June 5, 2021
We have gotten to that time of the fiscal year (which ends August 31) when the courts of appeals become really intent on issuing opinions. That usually coincides with a significant increase in error preservation decisions, and this year shows no signs of breaking from that rhythm.
Sometimes, a court of appeals will find an implicit ruling on an objection to summary judgment evidence–but I would not count on that happening
These parties preserved their complaint by raising it at trial
Though courts still have not devised a consistent test (in my opinion) to say this, the complaint you raise on appeal must be the complaint you raise at trial
Your complaint must be timely
You must comply with other pertinent rules
While I won’t profile them here, opinions this week reaffirmed that must make complaint about the following in the trial court
Sometimes, a court of appeals will find an implicit ruling on an objection to summary judgment evidence–but I would not count on that happening:
Summary Judgment: “The record does not show that the trial court explicitly ruled on either TSWC’s objections to the evidence Appellants offered in support of their first amended traditional motion for summary judgment or on Appellants’ objections to TSWC’s evidence responding to that motion. For these objections to be preserved for our review, something in the record—other than the granting of TSWC’s motion for summary judgment—must reflect that the trial court ruled on them. TEX. R. APP. P. 33.1(a)(2)(A); Ordonez v. Solorio, 480 S.W.3d 56, 63 (Tex. App.—El Paso 2015, no pet.). Here, the objections and evidence the trial court did not explicitly rule on are essentially identical to the objections and evidence it disposed of in its written orders. Under these unique circumstances, we conclude the trial court implicitly ruled on all of the parties’ objections. See Guerra v. Alexander, No. 04-09-00004-CV, 2010 Tex. App. LEXIS 4115, 2010 WL 2103203, at *3 (Tex. App.—San Antonio May 26, 2010, pet. denied) (mem. op.) (“[A] trial court can implicitly rule on a motion so long as the ruling is capable of being understood from the record.”).” Hilderbran v. Tex. Sw. Council, Inc., No. 04-20-00112-CV, 2021 Tex. App. LEXIS 4304, at *11 n.1 (Tex. App.—San Antonio June 2, 2021)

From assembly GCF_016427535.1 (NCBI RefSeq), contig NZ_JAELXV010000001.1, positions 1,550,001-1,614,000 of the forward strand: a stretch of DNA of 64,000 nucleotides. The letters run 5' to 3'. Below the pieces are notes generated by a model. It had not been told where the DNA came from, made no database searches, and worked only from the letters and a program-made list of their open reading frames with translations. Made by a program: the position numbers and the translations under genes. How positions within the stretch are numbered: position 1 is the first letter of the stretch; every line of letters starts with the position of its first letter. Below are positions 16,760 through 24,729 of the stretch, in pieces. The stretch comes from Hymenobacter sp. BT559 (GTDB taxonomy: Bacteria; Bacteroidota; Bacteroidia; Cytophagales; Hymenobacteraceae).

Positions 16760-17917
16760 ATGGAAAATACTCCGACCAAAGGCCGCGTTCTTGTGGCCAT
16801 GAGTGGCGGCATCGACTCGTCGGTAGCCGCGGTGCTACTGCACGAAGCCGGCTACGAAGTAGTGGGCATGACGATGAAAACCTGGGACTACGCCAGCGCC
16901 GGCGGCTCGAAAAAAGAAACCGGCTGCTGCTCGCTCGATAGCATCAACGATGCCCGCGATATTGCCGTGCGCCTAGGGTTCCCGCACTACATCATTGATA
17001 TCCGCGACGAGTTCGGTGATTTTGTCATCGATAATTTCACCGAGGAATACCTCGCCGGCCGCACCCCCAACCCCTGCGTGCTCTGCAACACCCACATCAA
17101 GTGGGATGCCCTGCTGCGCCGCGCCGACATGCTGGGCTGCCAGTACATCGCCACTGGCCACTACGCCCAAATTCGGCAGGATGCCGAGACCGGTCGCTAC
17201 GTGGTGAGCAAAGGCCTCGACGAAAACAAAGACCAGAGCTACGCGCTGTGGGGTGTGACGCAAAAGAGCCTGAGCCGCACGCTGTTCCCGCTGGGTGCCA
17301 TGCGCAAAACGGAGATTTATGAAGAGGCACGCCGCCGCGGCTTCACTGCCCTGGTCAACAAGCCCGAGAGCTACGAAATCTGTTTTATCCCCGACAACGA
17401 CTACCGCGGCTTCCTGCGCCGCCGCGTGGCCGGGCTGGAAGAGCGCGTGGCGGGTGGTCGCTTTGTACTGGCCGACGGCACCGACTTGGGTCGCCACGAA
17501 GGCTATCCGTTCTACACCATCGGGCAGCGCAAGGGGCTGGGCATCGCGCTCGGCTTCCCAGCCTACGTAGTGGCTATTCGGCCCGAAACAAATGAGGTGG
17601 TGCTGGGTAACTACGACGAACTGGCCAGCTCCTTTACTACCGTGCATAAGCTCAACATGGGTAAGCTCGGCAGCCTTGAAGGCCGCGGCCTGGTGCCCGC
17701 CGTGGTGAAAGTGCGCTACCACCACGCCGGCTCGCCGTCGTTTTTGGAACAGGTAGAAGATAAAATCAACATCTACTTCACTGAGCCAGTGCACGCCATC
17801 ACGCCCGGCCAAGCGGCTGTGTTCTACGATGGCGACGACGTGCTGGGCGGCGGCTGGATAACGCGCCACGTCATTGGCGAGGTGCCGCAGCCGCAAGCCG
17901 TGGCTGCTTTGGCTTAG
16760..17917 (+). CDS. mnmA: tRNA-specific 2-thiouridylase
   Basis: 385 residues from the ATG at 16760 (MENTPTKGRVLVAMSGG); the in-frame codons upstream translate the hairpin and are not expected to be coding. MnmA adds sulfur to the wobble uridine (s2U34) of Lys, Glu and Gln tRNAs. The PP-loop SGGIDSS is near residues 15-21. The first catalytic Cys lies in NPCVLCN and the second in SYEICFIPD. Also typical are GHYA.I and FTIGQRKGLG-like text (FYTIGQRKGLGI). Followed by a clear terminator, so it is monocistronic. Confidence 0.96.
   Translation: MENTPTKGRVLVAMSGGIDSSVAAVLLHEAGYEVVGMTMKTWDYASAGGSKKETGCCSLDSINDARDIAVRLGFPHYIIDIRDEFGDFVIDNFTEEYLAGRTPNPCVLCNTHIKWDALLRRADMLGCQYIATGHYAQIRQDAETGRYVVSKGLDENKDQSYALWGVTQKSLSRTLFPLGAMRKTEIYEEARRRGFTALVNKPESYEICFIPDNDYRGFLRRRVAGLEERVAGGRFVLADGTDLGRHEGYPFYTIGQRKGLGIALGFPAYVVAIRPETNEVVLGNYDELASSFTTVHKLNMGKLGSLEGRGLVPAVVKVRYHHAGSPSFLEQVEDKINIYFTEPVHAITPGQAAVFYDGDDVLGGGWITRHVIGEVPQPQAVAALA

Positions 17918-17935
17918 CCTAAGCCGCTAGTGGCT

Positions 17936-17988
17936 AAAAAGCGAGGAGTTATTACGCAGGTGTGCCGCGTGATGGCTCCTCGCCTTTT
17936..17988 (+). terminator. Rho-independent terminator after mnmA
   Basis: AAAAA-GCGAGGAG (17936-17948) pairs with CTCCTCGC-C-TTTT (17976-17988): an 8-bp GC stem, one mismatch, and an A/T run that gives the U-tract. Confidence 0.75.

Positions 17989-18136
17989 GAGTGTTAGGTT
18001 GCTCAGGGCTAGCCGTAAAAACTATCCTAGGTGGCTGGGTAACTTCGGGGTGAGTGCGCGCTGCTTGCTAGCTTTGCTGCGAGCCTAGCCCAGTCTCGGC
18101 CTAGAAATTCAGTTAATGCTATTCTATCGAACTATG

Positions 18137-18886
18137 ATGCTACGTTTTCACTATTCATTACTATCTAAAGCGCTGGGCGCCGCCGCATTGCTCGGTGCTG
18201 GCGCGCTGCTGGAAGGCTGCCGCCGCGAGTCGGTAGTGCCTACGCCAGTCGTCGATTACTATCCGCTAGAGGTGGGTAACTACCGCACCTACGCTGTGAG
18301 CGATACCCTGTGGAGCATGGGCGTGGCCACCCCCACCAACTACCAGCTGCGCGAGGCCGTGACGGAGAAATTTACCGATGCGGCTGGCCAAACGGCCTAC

These parties preserved their complaint by raising it at trial:
Jury Charge: “In its first issue on appeal, Mortenson contends that the trial court erred by submitting Shelton’s negligent undertaking claim to the jury. Mortenson objected at trial to submitting that theory of liability on the ground that it was not a legally cognizable claim under the circumstances of the case. The error is thus preserved for our review. See Tex. R. App. P. 33.1.” M.A. Mortenson Co. v. Shelton, No. 02-19-00435-CV, 2021 Tex. App. LEXIS 4355, at *7 (Tex. App.—Fort Worth June 3, 2021)
Though courts still have not devised a consistent test (in my opinion) to say this, the complaint you raise on appeal must be the complaint you raise at trial:
Jury Charge: “Toyota Motor objected to question ten on the ground that it did not include an instruction that a vice principal finding was required to impose liability on a corporation for gross negligence of its agents. It objected to questions ten and eleven for insufficient evidence. Nowhere did Toyota Motor’s objections or requested instructions inform the trial court of its complaint regarding Casteel error in these questions. Accordingly, we conclude Toyota Motor has not preserved its complaint for appeal as to these questions. See Tex. R. App. P. 33.1(a); Burbage, 447 S.W.3d at 256.” Toyota Motor Sales, U.S.A., Inc. v. Reavis, No. 05-19-00075-CV, 2021 Tex. App. LEXIS 4378, at *47 (Tex. App.—Dallas June 3, 2021)
Your complaint must be timely:
Evidence: “In subpart (d) of its fifth issue, Toyota Motor argues the trial court erred by permitting the jury to hear about its destruction of crash-test footage pursuant to its document retention policy and compounded the error by refusing Toyota Motor’s requested jury instruction on spoliation.
Shibata testified in his deposition that during testing of the model ES300, Toyota Motor determined that the front seat did not deform more than 25 degrees, which was their target, in sled testing equivalent to a 35-mph rear impact. He explained that film was made of this testing to confirm that the rearward deflection angle would not exceed 25 degrees. He testified during 35-mph rear impact testing of the ES300, there was rearward deformation of the front seats, but there was no contact between the front seated dummy into the back seat. He could not recall [*61] how close the front seat or headrest came to the rear seat and that measurement was not included in the reports. He stated that once Toyota Motor confirmed the vehicle performed as designed, there was no need to retain specific measurements. He also testified that, under Toyota Motor’s document retention policy, videos of tests are retained for seven years after recording unless there is a business or engineering need to retain them longer.